Speed Training: You are doing it wrong.

If you want to get faster, you have to practice running as fast as you can. If you practice running slow, you will get better at being slow.

This is what we teach all of our athletes that come through our doors. We teach them how to get faster. For some reason, many sport coaches and young athletes still believe that in order to get faster they need to go out a couple times a week and run 15-20 minutes. They believe that running a few extra miles, a couple of times a week, is going to get them faster and help them be prepared for next season.

Of course, it is good for athletes to put in extra work to get ready for their sport, but we must make sure they are doing the right types of things to get the correct results.

Let’s think about this for a second. If an athlete goes out and runs for 15-20 minutes how fast did they actually go? What was the top speed they got up to? Maybe 3-5 miles an hour. This means the athlete practiced running at 3-5MPH for about 15-20 minutes. This is not full speed running for any athlete. Also, a 3-5 MPH effort is not very hard for most athletes to do, meaning they are not ever pushing themselves. Sure, maybe the mental fortitude to keep going for extended periods of time is important. The most important part though is that this athlete never practiced running at their top speed. Going out a few times a week running 3-5 MPH is never going to help them increase their top speed. Which for some athletes can be upward of 20-25MPH.

I will say it again, if you want to get faster you must practice running as fast as you can.
You need to push yourself to your threshold to know how fast you are. It is hard for athletes to do this if they have been running long distances because they don’t have to push the speed threshold, and the mechanics for long distance running and sprinting are different. Jogging and sprinting have very different demands on the body as well as different techniques to be efficient.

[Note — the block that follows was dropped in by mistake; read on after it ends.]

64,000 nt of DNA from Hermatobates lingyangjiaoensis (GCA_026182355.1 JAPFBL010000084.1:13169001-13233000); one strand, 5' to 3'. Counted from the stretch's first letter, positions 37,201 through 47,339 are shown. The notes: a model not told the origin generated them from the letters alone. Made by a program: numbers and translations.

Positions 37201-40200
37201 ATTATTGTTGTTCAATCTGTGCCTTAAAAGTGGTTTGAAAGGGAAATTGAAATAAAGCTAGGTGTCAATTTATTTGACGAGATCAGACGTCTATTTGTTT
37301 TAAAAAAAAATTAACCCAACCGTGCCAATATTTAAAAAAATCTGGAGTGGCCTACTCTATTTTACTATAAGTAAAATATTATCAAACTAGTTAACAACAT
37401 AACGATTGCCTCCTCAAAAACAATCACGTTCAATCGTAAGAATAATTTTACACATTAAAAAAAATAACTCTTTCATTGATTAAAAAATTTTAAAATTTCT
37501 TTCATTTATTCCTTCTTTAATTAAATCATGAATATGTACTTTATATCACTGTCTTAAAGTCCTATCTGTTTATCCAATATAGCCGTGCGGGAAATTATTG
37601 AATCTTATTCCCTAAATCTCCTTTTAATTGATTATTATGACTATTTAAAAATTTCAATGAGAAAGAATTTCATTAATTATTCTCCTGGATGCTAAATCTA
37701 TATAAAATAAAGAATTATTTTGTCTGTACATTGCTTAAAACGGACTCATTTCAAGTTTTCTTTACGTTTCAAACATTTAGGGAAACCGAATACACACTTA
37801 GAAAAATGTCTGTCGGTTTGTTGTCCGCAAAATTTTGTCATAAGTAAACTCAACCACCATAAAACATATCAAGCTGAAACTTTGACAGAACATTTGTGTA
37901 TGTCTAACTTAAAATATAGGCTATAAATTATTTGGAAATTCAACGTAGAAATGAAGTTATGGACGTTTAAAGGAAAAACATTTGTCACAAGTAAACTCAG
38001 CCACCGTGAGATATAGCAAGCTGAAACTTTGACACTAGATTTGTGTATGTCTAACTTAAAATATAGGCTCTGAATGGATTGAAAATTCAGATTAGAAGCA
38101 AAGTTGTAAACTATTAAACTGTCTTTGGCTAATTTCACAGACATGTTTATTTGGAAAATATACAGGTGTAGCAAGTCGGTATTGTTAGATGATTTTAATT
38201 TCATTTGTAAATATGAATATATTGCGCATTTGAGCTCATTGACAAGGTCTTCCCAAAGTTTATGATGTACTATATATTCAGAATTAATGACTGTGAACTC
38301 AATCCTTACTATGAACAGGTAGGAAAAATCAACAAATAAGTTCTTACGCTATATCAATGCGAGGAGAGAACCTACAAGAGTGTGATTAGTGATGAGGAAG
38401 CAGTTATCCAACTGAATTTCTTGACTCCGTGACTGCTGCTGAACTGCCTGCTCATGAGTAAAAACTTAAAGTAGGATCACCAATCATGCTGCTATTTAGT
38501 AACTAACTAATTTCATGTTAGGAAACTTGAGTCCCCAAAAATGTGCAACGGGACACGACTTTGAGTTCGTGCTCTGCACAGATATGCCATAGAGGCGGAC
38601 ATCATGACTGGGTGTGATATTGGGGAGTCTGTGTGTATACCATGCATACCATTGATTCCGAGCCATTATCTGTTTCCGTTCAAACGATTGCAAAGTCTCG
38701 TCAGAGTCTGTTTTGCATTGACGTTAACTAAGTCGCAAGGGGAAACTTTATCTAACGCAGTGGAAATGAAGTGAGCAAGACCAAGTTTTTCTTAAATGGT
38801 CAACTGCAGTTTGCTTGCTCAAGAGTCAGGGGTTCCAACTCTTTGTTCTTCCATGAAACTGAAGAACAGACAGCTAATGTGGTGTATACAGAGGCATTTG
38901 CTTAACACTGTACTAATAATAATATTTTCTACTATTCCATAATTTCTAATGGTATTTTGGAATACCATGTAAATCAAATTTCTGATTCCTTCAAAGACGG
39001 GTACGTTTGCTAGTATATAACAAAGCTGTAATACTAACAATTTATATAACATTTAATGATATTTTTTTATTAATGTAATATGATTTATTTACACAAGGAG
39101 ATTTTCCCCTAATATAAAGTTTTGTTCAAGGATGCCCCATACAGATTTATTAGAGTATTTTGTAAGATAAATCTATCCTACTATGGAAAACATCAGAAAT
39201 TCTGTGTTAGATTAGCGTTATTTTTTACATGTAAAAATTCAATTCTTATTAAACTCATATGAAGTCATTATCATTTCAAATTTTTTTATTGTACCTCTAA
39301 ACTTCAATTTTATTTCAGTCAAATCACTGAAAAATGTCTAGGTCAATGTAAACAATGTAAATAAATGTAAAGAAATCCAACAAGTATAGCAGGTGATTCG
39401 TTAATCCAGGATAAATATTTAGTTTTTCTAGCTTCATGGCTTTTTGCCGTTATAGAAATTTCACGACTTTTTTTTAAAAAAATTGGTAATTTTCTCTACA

Now we don’t just have our athletes go out and sprint as hard as they can every day! That’s not the answer. We teach them the basics of running and how to do it. We do this by using our Speed Formula. We want our athletes to be powerful and efficient. Powerful athletes are faster, and efficient athletes can go longer and are more resistant to injury. Our formula covers all of those.

Velocity’s Speed Formula and the things we want to teach our athletes:
Power= force/ time
Efficiency & Injury Prevention = optimal range of motion & proper direction
This gives us the BIG 4:

Big Force: we want to train our athletes to produce the most amount of force.

Short Time: We want our athletes to produce this force in the shortest amount of time (the longer your foot is on the ground the slower you are.)

Proper Direction: we want our athletes to use their power in the right direction so we are not wasting energy.
Optimal Range of Motion: we want our athletes to be able to move through the ranges of motion that are required for our sport.

As you can see there is much more to getting faster than just heading out for a run a few times a week. Our coaches at Velocity are dedicated to helping educate our athletes, their parents, and their coaches on what they need to be doing to GET FASTER.

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